Somewhere in central Iraq an aircraft lands delivering goods that aren’t made in country. Nothing unusual in that; go to any bazaar in this land and you’ll find imported items outnumber those manufactured locally. Years of brutal dictatorship, UN sanctions, and ultimately war to end both have left this nation’s manufacturing infrastructure less than intact, to say the least. The task of rebuilding is a daunting one, made more so by factions that would see to it that success is limited, that progress isn’t made.
That’s the future, at least the future as those with any sense of optimism see it. For now forklifts scurry quickly up the lowered cargo door and hoist pallets of material then return to their starting points, unload and climb for more. A forest of pallets forms on the pavement, soon to be loaded on trucks for transport away from the relative safety of the airbase. Now empty, the plane taxis away to retrieve another load. Now full, a convoy of trucks departs for other locations around the country, the drivers will quite literally risk their lives to get this material to its intended destination.
The forklifts stand by as in the distance the drone of another approaching aircraft signals their job is far from over.
The scene is repeated in various locations around the country. The payload? The material thought worth dying for by hundreds of men determined to move their nation forward? Election material, of course. The future history of free Iraq is being written. Across the country the people express a commitment to democracy, a determination to vote. Should they see the reports from America they must be stunned; stories of “disenfranchisement” from here and there where the weather was bad and many voters felt the wait in line was just too long, thanks. This is America? Could these people actually be somehow related to the men and women in uniform here in Iraq? Those who are shoulder to shoulder with the people of Baghdad, Mosul, Basra… delivering the ballots, manning the checkpoints, ever vigilant for the appearance of the “former regime loyalist” and the “foreign insurgent” determined to inflict the rule of the knife on a population that has never known anything but?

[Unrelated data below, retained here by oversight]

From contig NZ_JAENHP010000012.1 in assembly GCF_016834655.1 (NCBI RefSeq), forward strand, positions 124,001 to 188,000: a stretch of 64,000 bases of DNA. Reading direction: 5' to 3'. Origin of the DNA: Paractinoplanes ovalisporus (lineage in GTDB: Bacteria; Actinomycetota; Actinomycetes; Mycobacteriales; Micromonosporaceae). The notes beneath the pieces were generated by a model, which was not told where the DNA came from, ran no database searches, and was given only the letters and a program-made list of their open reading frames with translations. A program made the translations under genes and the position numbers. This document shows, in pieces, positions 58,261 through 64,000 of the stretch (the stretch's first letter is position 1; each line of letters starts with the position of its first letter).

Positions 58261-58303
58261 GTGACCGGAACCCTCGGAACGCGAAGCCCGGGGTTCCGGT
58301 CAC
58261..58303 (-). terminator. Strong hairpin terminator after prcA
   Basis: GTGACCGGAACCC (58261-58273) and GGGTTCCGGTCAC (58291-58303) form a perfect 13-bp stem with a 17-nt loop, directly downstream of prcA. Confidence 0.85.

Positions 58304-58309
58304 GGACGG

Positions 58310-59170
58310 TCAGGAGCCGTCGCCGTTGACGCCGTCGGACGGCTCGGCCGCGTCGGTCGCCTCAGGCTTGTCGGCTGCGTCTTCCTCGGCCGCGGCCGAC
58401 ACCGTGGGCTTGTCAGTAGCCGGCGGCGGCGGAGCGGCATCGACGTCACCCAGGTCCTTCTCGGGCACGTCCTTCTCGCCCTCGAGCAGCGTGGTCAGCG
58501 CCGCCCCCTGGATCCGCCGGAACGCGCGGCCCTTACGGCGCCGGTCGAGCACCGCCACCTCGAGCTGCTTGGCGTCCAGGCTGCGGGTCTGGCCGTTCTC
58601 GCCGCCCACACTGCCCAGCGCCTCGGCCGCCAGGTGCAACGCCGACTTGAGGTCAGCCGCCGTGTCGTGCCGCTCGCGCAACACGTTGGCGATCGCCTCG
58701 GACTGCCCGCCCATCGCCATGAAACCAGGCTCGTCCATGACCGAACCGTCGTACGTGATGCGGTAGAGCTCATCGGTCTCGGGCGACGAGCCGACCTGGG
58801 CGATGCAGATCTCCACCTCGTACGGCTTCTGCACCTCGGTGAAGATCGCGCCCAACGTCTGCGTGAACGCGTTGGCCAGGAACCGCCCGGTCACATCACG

Bloody days are in store. These elections will be like nothing before witnessed. In most areas of the country all will be well, but elsewhere a shredded remnant of the anti-Iraqi forces will make their presence known. Their efforts are nearly impotent; on a recent day five separate car bomb attacks failed to reach their intended targets. Yet even as their failures mount, even as their ranks are diminished and their slaughterhouses are shut down they know one thing that brings them a glimmer of hope: their allies in the world media will not let them down. Whether to simply sell papers, lure advertisers, or to support a cause they firmly believe in, many in the media are the insurgent’s final hope.